Speaking at Nord Anglia Education’s Senior Leadership Team Conference in Switzerland recently, Lord Puttnam said schools have not caught up to changes taking place in the world, which has caused a huge skills gap in the workforce globally.
“Nobody could have imagined the speed and the depth of the skills gap that would emerge, and how ill-equipped we are on an almost week-to-week basis for the changes that are occurring around us.”
Students must be equipped to navigate in what he described as an “insecure, tough and scary world” where amazing things are happening. Talking about his experience as a filmmaker, he described how technological advancements not only democratised his profession but reduced the cost of filmmaking equipment to a fraction of what it cost over a decade ago, opening the door to untapped pools of talent globally. He said that education systems were ill-equipped to keep pace with these shifts – both in terms of teaching hard and soft skills (like creativity) which are skills that need to be nurtured.
“I try and teach that creativity is not a talent; it’s a way of operating, an attitude of mind. People are intuitively and instinctively creative – all you need to do is convince them that they are and get them to think and operate in a way that is creative,” Lord Puttnam said.
Lord Puttnam said research showed worldwide revenue from jobs in creative industries now account for US$2250 billion, and the number of jobs in creative industries were rising at double the rate of jobs in other sectors.
One of the biggest waves of change the world is not ready for is artificial intelligence, which will have a radical, “transformative effect” on people’s lives , he said.
“At the moment we’re not living with intelligent AI, but soon we will be living with the implications of intelligent AI,” he said.
Quoting a report from the Economist Intelligence Unit (EIU) a few months ago, the study reports that very few countries have begun to address the impact of living in a world of automation, leave alone the impact of automation (or machine learning) in education.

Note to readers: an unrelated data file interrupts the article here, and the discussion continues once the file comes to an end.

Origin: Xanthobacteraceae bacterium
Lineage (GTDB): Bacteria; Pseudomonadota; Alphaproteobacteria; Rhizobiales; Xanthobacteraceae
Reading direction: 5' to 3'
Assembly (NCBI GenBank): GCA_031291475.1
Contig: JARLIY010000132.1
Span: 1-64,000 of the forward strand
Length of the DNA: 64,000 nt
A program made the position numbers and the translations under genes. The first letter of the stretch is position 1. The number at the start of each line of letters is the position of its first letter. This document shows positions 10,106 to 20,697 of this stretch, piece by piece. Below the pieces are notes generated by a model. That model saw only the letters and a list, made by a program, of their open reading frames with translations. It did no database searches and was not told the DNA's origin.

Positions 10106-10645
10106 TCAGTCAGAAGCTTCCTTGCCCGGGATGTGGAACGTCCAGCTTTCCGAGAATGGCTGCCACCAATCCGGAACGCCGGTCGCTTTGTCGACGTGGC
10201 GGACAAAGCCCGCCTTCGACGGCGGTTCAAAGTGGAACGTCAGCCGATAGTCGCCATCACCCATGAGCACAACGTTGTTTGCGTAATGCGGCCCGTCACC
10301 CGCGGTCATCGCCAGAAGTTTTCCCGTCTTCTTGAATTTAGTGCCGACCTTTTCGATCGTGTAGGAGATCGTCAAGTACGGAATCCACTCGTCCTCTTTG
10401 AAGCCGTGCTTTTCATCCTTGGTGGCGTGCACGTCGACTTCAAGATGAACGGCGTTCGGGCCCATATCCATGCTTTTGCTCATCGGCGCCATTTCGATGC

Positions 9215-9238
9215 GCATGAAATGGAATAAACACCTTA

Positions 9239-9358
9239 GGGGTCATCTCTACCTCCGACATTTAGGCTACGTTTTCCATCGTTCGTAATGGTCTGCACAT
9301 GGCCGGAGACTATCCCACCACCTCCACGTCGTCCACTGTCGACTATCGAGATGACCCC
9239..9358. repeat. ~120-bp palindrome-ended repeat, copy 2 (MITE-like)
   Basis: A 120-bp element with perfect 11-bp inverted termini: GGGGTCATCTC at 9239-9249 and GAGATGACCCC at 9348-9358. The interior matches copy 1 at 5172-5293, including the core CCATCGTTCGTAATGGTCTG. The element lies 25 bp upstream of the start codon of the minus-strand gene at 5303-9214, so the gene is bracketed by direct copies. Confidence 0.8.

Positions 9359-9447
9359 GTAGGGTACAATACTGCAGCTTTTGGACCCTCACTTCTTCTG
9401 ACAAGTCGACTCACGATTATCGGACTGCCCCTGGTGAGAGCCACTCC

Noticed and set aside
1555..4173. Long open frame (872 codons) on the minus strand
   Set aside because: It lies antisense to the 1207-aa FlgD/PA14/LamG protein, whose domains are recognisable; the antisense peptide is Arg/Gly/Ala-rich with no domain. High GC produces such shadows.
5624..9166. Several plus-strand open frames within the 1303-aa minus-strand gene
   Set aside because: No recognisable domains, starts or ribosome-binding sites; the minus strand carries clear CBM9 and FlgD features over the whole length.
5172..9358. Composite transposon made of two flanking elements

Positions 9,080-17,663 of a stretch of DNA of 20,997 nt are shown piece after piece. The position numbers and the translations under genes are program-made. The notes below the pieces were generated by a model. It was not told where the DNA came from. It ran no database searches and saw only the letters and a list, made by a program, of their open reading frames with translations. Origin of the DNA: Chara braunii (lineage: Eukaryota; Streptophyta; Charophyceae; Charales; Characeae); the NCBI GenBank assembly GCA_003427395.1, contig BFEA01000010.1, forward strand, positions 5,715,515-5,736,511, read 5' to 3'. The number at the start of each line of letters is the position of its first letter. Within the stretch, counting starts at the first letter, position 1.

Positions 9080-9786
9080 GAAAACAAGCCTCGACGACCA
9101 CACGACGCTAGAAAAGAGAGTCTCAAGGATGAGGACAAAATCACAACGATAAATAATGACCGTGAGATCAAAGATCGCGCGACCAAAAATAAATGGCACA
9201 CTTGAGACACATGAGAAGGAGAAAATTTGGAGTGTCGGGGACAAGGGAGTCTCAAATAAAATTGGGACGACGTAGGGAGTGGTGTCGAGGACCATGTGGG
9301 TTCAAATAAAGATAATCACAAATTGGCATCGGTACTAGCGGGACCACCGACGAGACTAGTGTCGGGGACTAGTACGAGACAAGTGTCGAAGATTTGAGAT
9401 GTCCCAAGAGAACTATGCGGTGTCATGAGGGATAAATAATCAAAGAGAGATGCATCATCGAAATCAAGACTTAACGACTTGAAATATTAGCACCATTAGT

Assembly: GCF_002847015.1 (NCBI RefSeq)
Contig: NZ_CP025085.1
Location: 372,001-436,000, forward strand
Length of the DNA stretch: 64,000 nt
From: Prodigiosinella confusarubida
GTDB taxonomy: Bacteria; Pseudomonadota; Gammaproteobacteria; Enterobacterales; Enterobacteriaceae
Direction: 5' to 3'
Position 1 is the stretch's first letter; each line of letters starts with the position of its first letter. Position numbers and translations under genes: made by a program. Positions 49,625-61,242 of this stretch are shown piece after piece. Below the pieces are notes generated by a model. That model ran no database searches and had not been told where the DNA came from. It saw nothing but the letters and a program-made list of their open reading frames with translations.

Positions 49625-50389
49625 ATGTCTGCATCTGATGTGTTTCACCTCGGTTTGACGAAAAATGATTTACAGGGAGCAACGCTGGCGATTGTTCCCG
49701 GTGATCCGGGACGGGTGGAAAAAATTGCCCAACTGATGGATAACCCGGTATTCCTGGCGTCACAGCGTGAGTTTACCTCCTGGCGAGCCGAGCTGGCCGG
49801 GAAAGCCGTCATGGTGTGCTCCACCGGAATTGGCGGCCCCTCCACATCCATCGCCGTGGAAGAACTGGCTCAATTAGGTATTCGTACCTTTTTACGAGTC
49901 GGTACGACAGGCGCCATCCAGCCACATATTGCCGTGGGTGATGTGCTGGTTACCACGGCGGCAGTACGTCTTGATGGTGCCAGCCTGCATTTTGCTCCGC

“What the Economist is saying is we’re not ready for the world that’s in the process of being created; and we won’t be ready until we alter and adjust our education systems,” said Lord Puttnam.
Puttnam says AI and virtual reality must be an important part of education systems, and this shift will allow schools to make “extraordinary leaps”. To deny or resist these changes taking place would be a “terrible mistake”.
“The idea that we wouldn’t aggressively and adventurously see how this can be applied to our students (because we can) would be, to me, a terrible mistake.”
To make our schools truly future fit, Lord Puttnam said those leading schools played an important role, and that NAE was extremely fortunate as a global schools organisation to have a shared education vision it can use to inspire and empower its students.
“We’re very, very lucky in this group; we have leadership. We have to understand what’s out there and what can be done.”
“We have an opportunity to get our students to stand up for the values we try to inculcate in them, and turn what at the moment is a sad, depressed and troubled world into something much, much better.”